Canadian Car and Foundry

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A preserved 1954 CCF-Brill trolley bus on the Edmonton trolley bus system.

Canadian Car and Foundry (CC&F) also variously known as "Canadian Car & Foundry," or more familiarly as "Can Car," manufactured buses, railroad rolling stock and later aircraft for the Canadian market. CC&F history goes back to 1897, but the main company was established in 1909 from an amalgamation of several companies and later became part of Hawker Siddeley Canada through the purchase by A.V. Roe Canada in 1957. Today the remaining factories are part of Bombardier Transportation Canada.

History[edit]

Portable power plant built by Canadian Car and Foundry[1]

Canadian Car & Foundry (CC&F) was established in 1909 in Montreal as the result of an amalgamation of three companies:

In 1911 the CC&F Board of Directors recognized that the company could improve its efficiency if they were able to produce their own steel castings, a component that was becoming common to all their products. They purchased Montreal Steel Works Limited at Longue Pointe, QC, the largest producer of steel castings in Canada, and the Ontario Iron & Steel Company, Ltd. at Welland, ON, which included both a steel foundry and a rolling mill.

Buses were produced at Fort William, Ontario and railcars in Montreal and Amherst. Streetcars were manufactured between 1897 to 1913, however the company focused exclusively on rebuilding existing streetcars after 1913.

A few years later, CC&F acquired the assets of Pratt & Letchworth, a Brantford, ON, rail car manufacturer. In the latter part of World War I, the expanding company opened a new plant in Fort William (now Thunder Bay) to manufacture rail cars and ships which included the French minesweepers Inkerman and Cerisoles which were both lost in Lake Superior; the Amherst plant started by Rhodes & Curry in Amherst was closed in 1931. In an attempt to enter the aviation market, CC&F produced a small series of Grumman fighter aircraft under licence and developed an unsuccessful, indigenous-designed fighter aircraft, the Gregor FDB-1.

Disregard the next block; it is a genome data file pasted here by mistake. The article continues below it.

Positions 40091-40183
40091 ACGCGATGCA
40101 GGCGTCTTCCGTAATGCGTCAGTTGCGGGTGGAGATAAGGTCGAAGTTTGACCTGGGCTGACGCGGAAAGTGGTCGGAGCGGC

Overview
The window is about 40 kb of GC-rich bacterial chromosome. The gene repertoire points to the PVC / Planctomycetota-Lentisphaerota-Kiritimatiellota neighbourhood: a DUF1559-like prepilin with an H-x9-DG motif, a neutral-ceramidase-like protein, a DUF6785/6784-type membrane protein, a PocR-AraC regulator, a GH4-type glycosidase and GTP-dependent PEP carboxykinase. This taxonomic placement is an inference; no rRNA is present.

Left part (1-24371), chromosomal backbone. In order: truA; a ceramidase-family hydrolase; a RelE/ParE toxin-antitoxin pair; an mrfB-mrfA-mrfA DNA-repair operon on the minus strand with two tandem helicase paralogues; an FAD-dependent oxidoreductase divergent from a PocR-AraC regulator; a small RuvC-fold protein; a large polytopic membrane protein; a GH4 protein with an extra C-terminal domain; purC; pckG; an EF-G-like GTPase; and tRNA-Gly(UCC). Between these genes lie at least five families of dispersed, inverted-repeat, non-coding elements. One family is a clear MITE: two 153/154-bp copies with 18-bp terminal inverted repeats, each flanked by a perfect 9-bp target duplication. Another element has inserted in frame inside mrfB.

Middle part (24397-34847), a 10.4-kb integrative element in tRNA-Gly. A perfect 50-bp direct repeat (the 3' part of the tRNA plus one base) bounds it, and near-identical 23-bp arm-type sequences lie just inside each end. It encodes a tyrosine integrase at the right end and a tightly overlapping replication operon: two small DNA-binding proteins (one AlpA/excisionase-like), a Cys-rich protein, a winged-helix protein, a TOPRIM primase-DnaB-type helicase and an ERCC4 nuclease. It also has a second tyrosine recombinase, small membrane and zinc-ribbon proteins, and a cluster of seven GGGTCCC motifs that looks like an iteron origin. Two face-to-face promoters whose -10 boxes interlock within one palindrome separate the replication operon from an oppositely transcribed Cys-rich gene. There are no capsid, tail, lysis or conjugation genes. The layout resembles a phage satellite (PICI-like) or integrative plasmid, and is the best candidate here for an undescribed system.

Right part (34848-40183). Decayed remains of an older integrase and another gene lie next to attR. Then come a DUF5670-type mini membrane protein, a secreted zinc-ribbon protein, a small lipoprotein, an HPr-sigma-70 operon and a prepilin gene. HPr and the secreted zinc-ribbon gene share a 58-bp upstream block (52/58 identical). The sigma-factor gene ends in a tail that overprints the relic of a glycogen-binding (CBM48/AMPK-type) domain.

The Second World War[edit]

CC&F Hawker Hurricane X on a test flight over Fort William, Ontario
CC&F-built T-6J Harvard

By 1939, with war on the horizon, Canadian Car & Foundry and its Chief Engineer, Elsie MacGill, were contracted by the Royal Air Force to produce the Hawker Hurricane.[2] Refinements introduced by MacGill on the Hurricane included skis and de-icing gear. When the production of the Hurricane was complete in 1943, CC&F's workforce of 4,500 (half of them women) had built over 1,400 aircraft, about 10% of all Hurricanes built.[3]

Following the success of the Hurricane contract, CC&F sought out and received a production order for the troublesome Curtiss SB2C Helldiver. Eventually, 834 Helldivers were produced by CC&F in various versions from SBW-1, SBW-1B, SBW-3,SBW-4E and SBW-5. Some of the Curtiss divebombers were sent directly to the Royal Navy under Lend-Lease arrangements. CC&F also built the North American AT-6 Texan/Harvard under licence, many of the aircraft being supplied to European air forces to train post war military pilots.